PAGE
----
The EU Climate Law’s key governance question: why could the EU use a climate watchdog?

Wind turbines in Germany, EU. Photo: Karsten Würth (@karsten_wuerth)
Wind turbines in Germany, EU. Photo: Karsten Würth (@karsten_wuerth)
Wind turbines in Germany, EU. Photo: Karsten Würth (@karsten_wuerth)
Wind turbines in Germany, EU. Photo: Karsten Würth (@karsten_wuerth)

The EU Climate Law is the first substantial legislation to implement the vision of the European Green Deal. It aims to enshrine the commitment to reach climate neutrality by 2050, to enhance the 2030 objective (reducing emissions by at least 55%) and to complement the EU’s climate governance tools. At the time of writing, the legislative train still ploughs on a year later under ‘trilogue’ negotiations between the Environment Council representing member states, the European Parliament and the Commission. Among the key items under discussion is the Parliament’s proposal to establish a European Climate Change Council (ECCC)[1] by June 2022, an independent expert advisory body at the EU-level.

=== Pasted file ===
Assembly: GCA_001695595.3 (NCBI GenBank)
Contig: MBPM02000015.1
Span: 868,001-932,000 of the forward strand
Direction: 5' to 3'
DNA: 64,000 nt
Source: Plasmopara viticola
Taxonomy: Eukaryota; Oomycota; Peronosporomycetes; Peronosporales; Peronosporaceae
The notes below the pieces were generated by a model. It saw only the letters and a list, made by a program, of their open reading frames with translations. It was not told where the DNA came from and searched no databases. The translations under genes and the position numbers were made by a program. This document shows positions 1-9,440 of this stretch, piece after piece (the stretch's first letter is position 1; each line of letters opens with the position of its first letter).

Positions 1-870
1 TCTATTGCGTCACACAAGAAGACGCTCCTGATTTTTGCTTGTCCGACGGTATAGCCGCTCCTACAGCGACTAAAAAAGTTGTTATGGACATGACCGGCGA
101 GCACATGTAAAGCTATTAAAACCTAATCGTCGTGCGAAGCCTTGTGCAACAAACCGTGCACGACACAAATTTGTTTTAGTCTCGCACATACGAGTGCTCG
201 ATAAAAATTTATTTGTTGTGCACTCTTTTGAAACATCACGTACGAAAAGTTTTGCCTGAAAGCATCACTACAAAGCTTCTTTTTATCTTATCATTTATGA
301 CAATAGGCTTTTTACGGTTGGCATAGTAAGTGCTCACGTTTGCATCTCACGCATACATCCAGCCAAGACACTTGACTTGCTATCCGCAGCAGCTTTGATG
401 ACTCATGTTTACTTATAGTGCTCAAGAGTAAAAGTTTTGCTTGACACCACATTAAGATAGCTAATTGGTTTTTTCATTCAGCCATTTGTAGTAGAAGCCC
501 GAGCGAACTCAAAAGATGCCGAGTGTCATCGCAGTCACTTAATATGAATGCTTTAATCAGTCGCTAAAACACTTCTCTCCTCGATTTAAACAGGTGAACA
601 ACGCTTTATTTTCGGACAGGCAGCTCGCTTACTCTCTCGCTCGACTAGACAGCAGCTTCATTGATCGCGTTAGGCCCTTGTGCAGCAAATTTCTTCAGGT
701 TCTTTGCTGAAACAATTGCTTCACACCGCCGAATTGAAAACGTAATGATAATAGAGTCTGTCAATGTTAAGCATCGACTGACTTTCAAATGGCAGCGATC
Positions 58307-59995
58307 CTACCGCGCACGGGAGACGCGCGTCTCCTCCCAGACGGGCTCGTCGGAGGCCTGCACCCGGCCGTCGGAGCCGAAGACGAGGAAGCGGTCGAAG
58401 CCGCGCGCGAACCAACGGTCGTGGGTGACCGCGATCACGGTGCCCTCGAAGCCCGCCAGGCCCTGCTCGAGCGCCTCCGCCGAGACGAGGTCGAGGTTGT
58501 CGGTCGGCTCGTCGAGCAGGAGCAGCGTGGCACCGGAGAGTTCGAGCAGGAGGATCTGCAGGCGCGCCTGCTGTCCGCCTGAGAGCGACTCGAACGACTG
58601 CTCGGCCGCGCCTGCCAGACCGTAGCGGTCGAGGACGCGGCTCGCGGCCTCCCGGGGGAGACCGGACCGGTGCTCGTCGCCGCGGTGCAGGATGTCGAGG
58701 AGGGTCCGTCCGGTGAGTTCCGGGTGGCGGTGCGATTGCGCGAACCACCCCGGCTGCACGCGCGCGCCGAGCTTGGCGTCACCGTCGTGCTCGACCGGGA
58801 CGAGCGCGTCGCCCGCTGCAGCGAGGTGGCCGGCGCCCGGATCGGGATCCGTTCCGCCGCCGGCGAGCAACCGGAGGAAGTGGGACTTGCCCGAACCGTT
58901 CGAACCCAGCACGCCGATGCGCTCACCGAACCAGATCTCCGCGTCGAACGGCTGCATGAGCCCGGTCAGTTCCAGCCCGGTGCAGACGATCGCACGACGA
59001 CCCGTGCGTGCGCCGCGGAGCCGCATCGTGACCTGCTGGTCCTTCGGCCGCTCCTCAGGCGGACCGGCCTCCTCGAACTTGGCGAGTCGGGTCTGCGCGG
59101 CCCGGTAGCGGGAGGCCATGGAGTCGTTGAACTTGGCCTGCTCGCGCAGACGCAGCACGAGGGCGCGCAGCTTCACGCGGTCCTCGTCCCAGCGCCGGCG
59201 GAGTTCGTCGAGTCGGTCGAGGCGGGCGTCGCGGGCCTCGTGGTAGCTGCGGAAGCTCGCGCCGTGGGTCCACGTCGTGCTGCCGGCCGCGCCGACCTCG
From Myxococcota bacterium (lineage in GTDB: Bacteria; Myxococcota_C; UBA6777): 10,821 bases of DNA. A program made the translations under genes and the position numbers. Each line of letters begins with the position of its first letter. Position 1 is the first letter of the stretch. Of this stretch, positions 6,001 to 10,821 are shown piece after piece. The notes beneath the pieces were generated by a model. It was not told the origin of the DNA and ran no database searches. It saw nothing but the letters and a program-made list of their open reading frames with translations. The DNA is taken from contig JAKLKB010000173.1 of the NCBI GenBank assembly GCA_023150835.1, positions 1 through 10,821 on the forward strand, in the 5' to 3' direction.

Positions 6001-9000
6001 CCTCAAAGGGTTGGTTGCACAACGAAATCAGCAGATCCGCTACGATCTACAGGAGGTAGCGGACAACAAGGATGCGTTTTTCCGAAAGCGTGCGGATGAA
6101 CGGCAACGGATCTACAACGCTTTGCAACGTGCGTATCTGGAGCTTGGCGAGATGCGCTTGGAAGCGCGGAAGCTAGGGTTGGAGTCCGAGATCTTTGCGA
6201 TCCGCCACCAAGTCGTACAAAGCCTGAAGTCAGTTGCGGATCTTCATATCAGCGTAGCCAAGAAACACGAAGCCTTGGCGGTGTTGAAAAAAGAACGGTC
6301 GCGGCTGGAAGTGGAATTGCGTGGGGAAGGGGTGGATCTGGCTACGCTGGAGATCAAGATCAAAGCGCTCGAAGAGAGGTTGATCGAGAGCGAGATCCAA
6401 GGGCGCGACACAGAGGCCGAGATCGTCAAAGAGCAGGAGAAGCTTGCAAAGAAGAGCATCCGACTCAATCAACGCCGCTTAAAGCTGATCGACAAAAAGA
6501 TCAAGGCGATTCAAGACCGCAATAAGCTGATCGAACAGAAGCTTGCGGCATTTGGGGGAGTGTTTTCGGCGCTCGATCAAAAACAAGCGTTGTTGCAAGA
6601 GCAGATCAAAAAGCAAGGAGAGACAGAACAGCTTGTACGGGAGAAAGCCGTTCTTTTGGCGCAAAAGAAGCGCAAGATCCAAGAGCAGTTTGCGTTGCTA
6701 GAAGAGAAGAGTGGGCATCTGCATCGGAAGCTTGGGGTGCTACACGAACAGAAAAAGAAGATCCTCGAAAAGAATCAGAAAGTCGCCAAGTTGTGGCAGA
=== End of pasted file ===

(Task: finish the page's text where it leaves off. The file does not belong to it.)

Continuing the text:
What would such a council bring to the existing landscape of climate policy at the EU level?